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S/O of the Peanut Debate. Is your kid Safe?

I guess this is more of a PSA.


I mentioned my daughter's school has a peanut free table in the lunch room. They also have assigned seats.

Two weeks ago when my Daughter gets in the van and I ask her how her day was. She tells me that she is really hungry. I ask her why. She tells me that she wasn't able to eat her lunch because someone at her table was getting itchy.

I ask her why wasn't that person at the peanut free table? Her reply was that she was and then I ask her why was she at the peanut free table with peanut butter. Her response was because thats where her assigned seat was.

I was litterally floored she has been bringing peanut butter to school and sitting at a peanut free table since Sept. She had also said that when she was assigned the seat she tried to tell the person that she likes peanut butter and didn't want to sit at the peanut free table and they told her there was no other room for her. I told her that she can't do that she could make someone really sick or even die. Mind you she is 8 and didn't fully grasp what an allergy could do to a person.


I went into the school the next day and fixed the issue and she is no longer at the table but I honestly never thought they would assign a kid without a peanut allergy at a peanut free table. She told me that there where other kids that brought peanut butter too. One of the things that amazed me is in all this time not one worker noticed that there was peanuts at the peanut free table.

Answer Question
 
Charis76

Asked by Charis76 at 12:55 PM on Mar. 15, 2011 in Parenting Debate

Level 23 (16,182 Credits)
Answers (19)
  • Obviously they weren't paying enough attention, which would make me question any child's safety in their care.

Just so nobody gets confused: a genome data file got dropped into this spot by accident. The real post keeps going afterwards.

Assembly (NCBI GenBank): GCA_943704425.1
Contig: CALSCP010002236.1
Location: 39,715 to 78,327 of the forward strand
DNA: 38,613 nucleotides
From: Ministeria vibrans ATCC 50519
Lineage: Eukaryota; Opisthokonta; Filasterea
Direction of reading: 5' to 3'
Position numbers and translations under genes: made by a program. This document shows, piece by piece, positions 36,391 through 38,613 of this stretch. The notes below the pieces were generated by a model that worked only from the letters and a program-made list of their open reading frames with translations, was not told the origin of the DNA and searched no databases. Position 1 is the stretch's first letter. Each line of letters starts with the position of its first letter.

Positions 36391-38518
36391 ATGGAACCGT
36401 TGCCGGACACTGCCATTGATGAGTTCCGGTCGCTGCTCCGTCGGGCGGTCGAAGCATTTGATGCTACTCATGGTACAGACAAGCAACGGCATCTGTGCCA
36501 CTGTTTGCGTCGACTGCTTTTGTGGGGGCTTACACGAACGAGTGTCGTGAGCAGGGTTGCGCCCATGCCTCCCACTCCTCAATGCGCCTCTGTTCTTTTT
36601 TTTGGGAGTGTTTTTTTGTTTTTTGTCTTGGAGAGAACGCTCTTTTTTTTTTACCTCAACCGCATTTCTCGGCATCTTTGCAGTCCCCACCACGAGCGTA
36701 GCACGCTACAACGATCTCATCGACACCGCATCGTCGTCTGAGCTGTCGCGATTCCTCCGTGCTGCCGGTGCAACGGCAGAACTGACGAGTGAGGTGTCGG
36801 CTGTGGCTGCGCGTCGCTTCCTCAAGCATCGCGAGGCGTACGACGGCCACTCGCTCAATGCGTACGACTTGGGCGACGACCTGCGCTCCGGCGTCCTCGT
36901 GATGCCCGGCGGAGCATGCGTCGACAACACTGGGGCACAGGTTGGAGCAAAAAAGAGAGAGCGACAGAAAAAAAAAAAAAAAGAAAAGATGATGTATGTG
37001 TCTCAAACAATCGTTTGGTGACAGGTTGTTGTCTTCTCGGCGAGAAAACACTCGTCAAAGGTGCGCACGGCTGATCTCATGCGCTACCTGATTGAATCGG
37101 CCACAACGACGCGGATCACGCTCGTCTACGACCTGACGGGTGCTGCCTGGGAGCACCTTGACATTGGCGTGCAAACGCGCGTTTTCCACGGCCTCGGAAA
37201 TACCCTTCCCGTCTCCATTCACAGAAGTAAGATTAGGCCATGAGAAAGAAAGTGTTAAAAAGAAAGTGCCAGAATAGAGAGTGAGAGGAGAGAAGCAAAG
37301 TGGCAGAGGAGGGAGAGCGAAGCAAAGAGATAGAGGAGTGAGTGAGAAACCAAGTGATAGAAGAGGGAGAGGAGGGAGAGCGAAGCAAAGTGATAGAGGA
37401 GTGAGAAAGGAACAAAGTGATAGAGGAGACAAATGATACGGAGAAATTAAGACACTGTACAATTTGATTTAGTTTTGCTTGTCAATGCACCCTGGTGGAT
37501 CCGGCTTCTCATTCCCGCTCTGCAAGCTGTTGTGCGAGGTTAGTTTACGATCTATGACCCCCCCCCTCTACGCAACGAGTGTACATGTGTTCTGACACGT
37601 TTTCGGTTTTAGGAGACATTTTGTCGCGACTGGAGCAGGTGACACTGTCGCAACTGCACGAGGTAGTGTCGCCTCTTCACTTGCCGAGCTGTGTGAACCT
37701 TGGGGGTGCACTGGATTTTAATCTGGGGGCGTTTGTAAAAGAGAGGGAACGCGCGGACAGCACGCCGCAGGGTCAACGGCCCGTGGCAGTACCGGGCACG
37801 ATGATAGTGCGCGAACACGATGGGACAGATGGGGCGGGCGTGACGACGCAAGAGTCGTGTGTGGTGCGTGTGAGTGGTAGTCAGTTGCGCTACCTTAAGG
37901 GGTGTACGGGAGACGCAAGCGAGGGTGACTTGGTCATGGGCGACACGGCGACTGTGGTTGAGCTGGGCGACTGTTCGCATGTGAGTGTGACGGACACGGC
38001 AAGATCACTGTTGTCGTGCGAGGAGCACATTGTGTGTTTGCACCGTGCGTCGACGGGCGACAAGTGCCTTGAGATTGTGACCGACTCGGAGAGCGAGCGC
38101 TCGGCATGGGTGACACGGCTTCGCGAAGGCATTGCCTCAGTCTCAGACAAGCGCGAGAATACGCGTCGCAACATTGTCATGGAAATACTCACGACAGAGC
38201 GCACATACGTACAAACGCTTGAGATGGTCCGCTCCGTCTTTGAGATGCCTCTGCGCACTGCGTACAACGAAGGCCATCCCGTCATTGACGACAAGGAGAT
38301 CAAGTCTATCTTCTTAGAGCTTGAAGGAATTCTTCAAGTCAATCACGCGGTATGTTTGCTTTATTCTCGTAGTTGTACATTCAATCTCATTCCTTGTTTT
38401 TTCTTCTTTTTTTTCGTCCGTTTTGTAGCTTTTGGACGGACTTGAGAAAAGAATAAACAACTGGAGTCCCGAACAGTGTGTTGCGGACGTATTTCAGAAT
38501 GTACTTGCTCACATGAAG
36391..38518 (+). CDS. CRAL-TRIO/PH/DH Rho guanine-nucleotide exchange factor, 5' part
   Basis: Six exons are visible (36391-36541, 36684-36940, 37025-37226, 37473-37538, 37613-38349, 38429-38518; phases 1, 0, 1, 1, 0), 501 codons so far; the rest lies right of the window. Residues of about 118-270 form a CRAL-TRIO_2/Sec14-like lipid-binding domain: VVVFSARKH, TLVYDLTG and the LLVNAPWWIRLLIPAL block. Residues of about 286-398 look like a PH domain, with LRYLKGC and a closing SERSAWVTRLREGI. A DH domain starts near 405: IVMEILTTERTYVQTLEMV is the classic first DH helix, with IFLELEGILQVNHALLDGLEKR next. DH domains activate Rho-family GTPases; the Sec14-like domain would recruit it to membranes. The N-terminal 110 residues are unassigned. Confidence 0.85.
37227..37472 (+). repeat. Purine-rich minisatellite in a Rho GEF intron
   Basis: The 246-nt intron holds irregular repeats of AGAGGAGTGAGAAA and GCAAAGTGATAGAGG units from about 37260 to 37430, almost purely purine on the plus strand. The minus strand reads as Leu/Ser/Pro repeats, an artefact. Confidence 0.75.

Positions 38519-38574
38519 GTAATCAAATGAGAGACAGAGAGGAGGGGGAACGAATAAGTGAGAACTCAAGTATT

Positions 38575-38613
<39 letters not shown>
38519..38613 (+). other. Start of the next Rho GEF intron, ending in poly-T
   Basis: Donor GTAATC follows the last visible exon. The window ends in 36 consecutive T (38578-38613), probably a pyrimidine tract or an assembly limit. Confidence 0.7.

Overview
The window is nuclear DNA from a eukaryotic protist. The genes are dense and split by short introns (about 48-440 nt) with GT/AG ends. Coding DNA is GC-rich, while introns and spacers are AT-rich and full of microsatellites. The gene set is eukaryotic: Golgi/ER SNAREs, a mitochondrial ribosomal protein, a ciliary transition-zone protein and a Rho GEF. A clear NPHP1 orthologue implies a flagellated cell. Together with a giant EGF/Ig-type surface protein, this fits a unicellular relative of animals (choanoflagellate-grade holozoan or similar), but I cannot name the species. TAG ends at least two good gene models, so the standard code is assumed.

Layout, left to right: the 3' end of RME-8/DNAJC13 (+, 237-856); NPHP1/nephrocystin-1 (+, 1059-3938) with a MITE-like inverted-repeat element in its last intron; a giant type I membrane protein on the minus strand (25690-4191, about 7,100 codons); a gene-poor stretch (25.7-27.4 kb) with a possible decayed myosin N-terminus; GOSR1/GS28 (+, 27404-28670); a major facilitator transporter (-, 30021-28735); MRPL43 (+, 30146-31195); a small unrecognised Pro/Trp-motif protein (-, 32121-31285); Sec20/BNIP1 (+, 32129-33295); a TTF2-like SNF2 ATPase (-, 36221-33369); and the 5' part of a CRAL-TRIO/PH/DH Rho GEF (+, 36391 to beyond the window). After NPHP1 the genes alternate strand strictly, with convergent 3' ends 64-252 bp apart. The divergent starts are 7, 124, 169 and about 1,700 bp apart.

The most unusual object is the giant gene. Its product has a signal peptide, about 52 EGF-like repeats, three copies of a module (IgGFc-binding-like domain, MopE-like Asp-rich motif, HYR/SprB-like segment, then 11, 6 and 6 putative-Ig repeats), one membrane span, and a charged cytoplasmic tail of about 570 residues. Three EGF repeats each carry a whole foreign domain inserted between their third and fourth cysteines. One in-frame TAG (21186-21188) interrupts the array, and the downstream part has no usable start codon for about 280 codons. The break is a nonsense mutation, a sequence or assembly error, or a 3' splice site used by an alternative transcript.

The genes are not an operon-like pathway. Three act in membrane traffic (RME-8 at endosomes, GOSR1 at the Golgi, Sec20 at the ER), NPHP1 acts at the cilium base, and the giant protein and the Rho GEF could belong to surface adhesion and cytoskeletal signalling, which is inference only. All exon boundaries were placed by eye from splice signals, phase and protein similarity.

Personally, I don't really agree with the peanut free school idea, but whatever. I do think the peanut free tables like your kid's school does is a good idea, if they pay attention and ensure it's done properly. However, I also think it's the parent's responsibility to ensure their child is aware of their allergy, the symptoms and what to do in the event they begin to feel those symptoms.

    My kids are allergic to latex. I don't expect anyone to change things for my kids. I've taught my kids to look for things that generally contain latex and avoid it, to tell dr. & nurses that they are allergic, and to carry their own latex free bandages and such. I know most parents with peanut allergic kids do teach them stuff, but some don't, and those are the ones that are in the wrong.
    wendythewriter

    Answer by wendythewriter at 1:04 PM on Mar. 15, 2011

  • So your dd didn't get to eat luch b/c someone had an allergy and they put her at the wrong table? Heads would be rolling if i were you. Not only is that just stupid of the school, but to not let a child eat lunch...that's abuse. I could go into a big ole spill about how i feel about the whole subject, but i won't b/c i'm a little tired of this debate.
    boobarandbell

    Answer by boobarandbell at 1:13 PM on Mar. 15, 2011

  • I was upset but more so over what could have happened to another child because of my daughter not really knowing what she was doing.

    I understand what you mean about the debate but it was more of just because the schools have policies doesn't mean they are following them or enforcing them.
    Charis76

    Comment by Charis76 (original poster) at 1:19 PM on Mar. 15, 2011

  • Thankfully our school doesn't do the peanut free thing. But yes, my kids are perfectly safe, they don't have any allergies...
    SabrinaMBowen

    Answer by SabrinaMBowen at 1:23 PM on Mar. 15, 2011

  • oh, i would be uspest that the school is not following their own policies too. But i also feel that you cannot trust others with the immediate health of your child...your story is the case in point! Parents send their kids to school assuming that EVERYONE is following procedures, but that assumption is misleading.